5 broken image fixed (click 'rendered output' to see the difference; image retrieved via Wayback Machine); for more info, see https://gist.github.com/Glorfindel83/9d954d34385d2ac2597bbe864466259f
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Yes! Yes we do have robots which can swim through the bloodstream!

rics did a good job of summarizing the difficulties in producing a completely autonomous nano robot. Something like a Mars rover, with more autonomy, but tiny. This is not the only type of robot. While this is definitely beyond the capabilities of our current-day researchers / engineers, there is another thread in this domain that is worth mentioning: nano manipulators.

Traditionally, robots have been automated manipulators. In the case of robotic manipulators, most of the processing and localization challenges are offloaded, and the robot just carries out the task of delivering part A to location B.

enter image description here

This closely matches the job description of a nano robot: deliver drug A to organ B, or take sample A, etc. In this case, a very small magnetic manipulator can be inserted into the body and moved, turned, etc, by use of magnetic fields from outside the body. So the robot ends up being a small piece of innocuous metal.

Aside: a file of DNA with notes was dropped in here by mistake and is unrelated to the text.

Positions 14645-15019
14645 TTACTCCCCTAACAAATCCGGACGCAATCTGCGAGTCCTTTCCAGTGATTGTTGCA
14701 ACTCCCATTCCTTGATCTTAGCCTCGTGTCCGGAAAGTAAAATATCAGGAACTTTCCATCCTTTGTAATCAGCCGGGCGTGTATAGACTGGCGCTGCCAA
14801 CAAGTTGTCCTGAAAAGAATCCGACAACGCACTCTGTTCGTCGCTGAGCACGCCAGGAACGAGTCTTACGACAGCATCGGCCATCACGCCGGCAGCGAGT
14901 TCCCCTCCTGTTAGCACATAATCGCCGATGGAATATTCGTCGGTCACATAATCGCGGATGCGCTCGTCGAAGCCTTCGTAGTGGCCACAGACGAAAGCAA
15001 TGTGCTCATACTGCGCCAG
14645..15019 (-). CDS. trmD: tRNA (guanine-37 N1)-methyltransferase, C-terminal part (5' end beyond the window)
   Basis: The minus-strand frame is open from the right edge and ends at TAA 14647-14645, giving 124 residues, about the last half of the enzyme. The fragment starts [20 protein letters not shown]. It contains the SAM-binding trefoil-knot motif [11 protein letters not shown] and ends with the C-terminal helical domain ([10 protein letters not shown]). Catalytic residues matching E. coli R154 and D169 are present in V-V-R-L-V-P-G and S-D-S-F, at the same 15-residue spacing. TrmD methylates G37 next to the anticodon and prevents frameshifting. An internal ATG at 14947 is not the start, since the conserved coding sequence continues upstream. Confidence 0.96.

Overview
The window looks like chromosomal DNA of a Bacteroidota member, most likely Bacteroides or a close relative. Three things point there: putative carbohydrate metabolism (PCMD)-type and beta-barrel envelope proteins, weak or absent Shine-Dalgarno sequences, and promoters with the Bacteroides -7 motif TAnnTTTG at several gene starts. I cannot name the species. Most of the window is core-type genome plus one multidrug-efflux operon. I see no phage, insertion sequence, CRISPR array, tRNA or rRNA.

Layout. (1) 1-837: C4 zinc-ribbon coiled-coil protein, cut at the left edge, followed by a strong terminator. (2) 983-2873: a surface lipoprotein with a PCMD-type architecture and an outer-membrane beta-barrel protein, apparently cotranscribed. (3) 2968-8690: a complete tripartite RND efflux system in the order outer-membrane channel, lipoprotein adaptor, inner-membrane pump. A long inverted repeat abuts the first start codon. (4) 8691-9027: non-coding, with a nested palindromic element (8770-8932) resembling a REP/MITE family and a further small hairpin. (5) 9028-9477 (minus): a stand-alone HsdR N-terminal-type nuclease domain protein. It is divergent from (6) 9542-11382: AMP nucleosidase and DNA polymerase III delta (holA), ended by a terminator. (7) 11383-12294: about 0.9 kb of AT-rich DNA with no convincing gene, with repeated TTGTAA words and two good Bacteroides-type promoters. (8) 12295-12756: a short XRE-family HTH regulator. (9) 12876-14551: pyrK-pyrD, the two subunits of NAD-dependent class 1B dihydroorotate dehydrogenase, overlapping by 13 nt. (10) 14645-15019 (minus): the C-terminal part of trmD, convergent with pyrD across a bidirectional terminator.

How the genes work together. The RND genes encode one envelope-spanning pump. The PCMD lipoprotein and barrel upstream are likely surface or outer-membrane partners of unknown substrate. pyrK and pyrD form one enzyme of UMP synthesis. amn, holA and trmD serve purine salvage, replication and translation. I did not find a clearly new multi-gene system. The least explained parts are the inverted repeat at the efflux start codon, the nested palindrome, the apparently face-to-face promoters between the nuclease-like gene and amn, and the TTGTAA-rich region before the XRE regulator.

A swimmer bot in the boodstream http://www.iris.ethz.ch/msrl/research/current/helical_swimmers/images/swimmer_robot.pngA swimmer bot in the boodstream
(source: ethz.ch)

Think of it as the "hand." The magnetic fields are the "arms," an MRI is the "eyes," and a computer somewhere is the "brain." Its not fully embedded, but it is technically a nano-scale robotic manipulator.

If you are interested in this (who wouldn't be?) Check out the following. There are plenty of awesome videos ahead:

  • The key guy in this field is Brad Nelson. He gave a keynote talk at ICRA 2012, in Saint Paul, MN. It is available freely here. Have a look.

  • More information (including the above reference paper), can be found on his webpage, http://www.iris.ethz.ch/msrl/research/current/index.php